A puzzling pastime

3,000 pieces later, ‘A Magical Mystery Tour of 100 Beatles Songs’ completed

Photo by Clay Schuldt Ann case with the completed puzzle “A Magical Mystery Tour of 100 Beatles Songs.”

NEW ULM — On May 4, a person visiting the common room of Garden Terrace Apartments One would have witnessed the completion of a rare but puzzling feat.

Ann Case with the help of Shirley Krengel arranged the final pieces of Beatles themed puzzle. The puzzle was titled “A Magical Mystery Tour of 100 Beatles Songs.” The image contains references to 100 of the Fab Four’s songs. Some are more obvious than others, such as the yellow submarine or the bi-pedal walrus walking down the street and many people holding hands.

Assembling puzzles at Garden Terrace is nothing new, but what is impressive about the puzzle is its size. The Beatles puzzle features 3,000 pieces and is 32×45 inches in dimension.

The image takes up over 9 square feet of space. The puzzle spans two folding tables.

Case said the actual assembling of the puzzle required even more than two folding tables, just to sort the pieces.

Case said she began work on the puzzle after Easter and completed it on May 4. This was not the first puzzle she ever assembled, but it was likely the largest.

Due to the size of the puzzle, Case said she was willing to accept help, but said many were reluctant to help tackle a puzzle this large. Fellow Garden Terrace resident Shirley Krengel was the only other person to help. Together the two women worked on The Beatles puzzle whenever they had spare time. Case said there were some days where neither touched it, but in less than a month they had it done.

Case said the greatest challenge of putting it all together was standing for long periods of time. Since the puzzle is multiple feet in width and length, it is impossible to place pieces in the center while sitting in a chair.

“We had to stand for hours while working on it,” Case said. “We could sit when we were assembling the border, but that’s it.”

When putting together a puzzle, most people start with the edge. Case and Krengel did the same. The Beatles puzzle itself has a double frame. The picture is outlined with a white border, making them easier to identify. This also helped identify the pieces near the border.

The middle section was slower going, but toward the end, Case and Krengel were left with many similarly colored brown pieces from the right side of the puzzle. It took a lot of trial and error to fit the last pieces.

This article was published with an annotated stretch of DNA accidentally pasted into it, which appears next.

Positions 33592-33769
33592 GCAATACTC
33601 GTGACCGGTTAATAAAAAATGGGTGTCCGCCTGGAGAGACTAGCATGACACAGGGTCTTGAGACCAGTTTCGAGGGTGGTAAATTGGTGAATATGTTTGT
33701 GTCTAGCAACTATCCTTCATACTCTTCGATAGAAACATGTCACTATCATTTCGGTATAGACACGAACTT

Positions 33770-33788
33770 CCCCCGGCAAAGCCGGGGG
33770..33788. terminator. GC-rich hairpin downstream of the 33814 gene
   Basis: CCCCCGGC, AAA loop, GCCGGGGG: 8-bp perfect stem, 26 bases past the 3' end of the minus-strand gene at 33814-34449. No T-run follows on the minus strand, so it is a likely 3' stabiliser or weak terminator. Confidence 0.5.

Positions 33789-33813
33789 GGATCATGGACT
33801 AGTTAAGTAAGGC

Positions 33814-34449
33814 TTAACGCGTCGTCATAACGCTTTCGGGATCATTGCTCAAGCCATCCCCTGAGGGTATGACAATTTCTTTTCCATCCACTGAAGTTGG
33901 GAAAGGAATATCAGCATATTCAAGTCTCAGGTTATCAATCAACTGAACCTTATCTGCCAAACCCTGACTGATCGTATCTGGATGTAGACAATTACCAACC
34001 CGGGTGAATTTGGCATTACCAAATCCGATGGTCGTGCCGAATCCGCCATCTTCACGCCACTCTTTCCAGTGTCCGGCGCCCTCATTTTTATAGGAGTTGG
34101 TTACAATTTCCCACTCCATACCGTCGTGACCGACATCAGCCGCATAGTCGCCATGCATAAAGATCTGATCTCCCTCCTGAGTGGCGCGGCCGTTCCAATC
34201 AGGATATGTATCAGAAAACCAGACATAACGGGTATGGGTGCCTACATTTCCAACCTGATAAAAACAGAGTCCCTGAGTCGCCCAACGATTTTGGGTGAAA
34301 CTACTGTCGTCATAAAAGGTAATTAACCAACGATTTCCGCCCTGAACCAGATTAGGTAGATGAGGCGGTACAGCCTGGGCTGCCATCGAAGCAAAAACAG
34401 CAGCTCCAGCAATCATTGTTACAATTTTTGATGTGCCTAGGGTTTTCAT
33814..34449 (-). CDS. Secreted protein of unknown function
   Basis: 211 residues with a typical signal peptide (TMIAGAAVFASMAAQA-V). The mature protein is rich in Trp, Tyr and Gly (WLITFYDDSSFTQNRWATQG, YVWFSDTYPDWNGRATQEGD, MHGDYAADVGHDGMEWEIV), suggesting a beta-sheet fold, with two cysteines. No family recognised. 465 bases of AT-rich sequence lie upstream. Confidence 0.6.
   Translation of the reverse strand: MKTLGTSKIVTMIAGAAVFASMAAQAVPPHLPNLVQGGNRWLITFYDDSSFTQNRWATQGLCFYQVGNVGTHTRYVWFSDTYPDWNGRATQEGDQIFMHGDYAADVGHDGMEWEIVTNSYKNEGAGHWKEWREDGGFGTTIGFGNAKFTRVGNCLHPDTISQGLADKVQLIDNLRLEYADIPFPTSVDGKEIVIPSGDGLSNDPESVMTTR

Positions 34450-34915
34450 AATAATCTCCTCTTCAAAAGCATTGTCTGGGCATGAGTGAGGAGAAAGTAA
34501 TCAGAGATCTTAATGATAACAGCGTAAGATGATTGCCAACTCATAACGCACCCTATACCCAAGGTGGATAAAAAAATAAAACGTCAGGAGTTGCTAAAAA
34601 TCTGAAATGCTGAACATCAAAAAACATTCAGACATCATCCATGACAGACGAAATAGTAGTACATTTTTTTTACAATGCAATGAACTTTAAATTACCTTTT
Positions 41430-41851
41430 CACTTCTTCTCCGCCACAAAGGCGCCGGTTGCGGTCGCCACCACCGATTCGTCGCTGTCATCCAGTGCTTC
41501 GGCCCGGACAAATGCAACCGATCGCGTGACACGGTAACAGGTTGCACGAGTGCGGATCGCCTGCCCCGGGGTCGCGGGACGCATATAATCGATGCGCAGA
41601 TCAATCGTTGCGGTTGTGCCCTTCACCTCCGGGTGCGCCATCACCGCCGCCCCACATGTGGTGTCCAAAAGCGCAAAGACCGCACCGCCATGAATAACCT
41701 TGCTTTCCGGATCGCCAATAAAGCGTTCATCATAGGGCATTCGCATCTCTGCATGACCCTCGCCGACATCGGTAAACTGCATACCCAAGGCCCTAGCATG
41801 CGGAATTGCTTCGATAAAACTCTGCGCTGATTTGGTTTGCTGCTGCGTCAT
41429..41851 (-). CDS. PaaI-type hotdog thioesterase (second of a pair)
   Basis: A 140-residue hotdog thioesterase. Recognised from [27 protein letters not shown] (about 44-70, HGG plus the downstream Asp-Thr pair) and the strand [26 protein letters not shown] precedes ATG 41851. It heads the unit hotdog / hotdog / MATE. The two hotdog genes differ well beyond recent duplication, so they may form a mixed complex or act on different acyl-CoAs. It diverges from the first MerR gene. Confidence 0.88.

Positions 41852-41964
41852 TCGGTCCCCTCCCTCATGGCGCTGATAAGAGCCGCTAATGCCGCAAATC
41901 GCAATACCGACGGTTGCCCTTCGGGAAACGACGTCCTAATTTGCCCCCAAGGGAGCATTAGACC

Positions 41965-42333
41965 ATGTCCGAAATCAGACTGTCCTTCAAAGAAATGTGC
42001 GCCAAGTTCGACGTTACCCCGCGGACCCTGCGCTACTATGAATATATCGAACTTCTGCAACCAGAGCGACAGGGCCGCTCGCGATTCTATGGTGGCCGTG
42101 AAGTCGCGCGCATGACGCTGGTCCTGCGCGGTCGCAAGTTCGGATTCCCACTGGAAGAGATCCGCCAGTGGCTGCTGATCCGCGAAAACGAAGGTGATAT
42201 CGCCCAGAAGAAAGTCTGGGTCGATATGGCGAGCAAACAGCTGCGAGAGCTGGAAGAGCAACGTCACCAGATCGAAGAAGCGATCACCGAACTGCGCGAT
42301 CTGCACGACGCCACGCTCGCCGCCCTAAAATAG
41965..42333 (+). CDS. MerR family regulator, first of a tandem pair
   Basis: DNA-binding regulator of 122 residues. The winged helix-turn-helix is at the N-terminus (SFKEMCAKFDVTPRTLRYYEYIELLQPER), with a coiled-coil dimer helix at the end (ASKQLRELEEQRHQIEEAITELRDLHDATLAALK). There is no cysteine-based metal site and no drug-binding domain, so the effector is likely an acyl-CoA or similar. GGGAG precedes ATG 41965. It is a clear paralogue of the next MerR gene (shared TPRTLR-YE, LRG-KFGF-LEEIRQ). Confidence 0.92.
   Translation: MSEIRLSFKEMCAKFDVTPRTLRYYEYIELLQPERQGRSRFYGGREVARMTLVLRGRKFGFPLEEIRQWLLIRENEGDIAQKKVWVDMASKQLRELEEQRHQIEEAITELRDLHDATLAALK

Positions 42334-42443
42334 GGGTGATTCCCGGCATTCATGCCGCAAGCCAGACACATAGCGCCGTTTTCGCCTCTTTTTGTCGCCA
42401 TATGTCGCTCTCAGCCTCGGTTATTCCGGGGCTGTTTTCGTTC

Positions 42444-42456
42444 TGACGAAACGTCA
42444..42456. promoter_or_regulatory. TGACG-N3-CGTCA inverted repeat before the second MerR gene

Case was pleased each piece of the puzzle fit in place well. She said some puzzles have pieces that connect where they should not. It can be confusing when a wrong piece fits perfectly in a slot. Fortunately, with The Beatles puzzle, that was not a problem as it connects perfectly.

This is the largest puzzle Case has assembled, but not necessarily the most challenging. She has put together several complicated puzzles over the years. The common room at Garden Terrace has a closet full of puzzles. Case is not the only one who likes to put them together, though she does receive many as gifts from family and friends. The Beatles puzzle was a gift from her daughter Marilyn Swan.

“Maybe they think they will stump,” she said. “They haven’t yet.”

Case recently completed a puzzle that was an image of hundreds of cherries. The picture was nothing but red and a little green. All the pieces, except for the edges, looked the same.

“I thought I could start with the stems and work from there,” Case said. “That didn’t work.”

Ultimately, she had to arrange the puzzle pieces by shape and try to fit each into corresponding slots. It was a slow trial-by-error method, but she got it done.

Case had a similar problem putting together a Lego mini-figure puzzle. All the mini-figures had yellow faces. However, the different facial expressions made the process quicker.

Another recently assemble puzzle features nothing but a repeating rainbow line pattern. When fully assembled the picture creates a 3D optical effect.

Case said many of these puzzles she did by herself. Not everyone is prepared to tackle challenging images, though she finds it rewarding.

“It is a good pastime,” she said. “It is relaxing.”

Case said you do need to have the time and patience to assemble these puzzles. That’s why some people hesitate. It is a time commitment and it can be frustrating if does not come together fast enough.

Though not everyone at Garden Terrace helps with the puzzles, residents are excited to see the progress made. During the weeks she and Krengel assembled The Beatles puzzle, people would stop in to see how it was going a spot song references.

The Beatles puzzle, though exciting, cannot be a permanent fixture at Garden Terrace. The puzzle is already taking up two tables. Case has framed puzzles in the past, but due to this one’s size that is not really an option. The plan is to disassemble The Beatles puzzle and pass it along to someone else who wants the challenge.

Case is currently in between puzzles, but is thinking of assembling a mystery puzzle next. Mystery puzzles do not come with a key picture, making it harder to determine the final image. It is a challenge, but Case is up for it.


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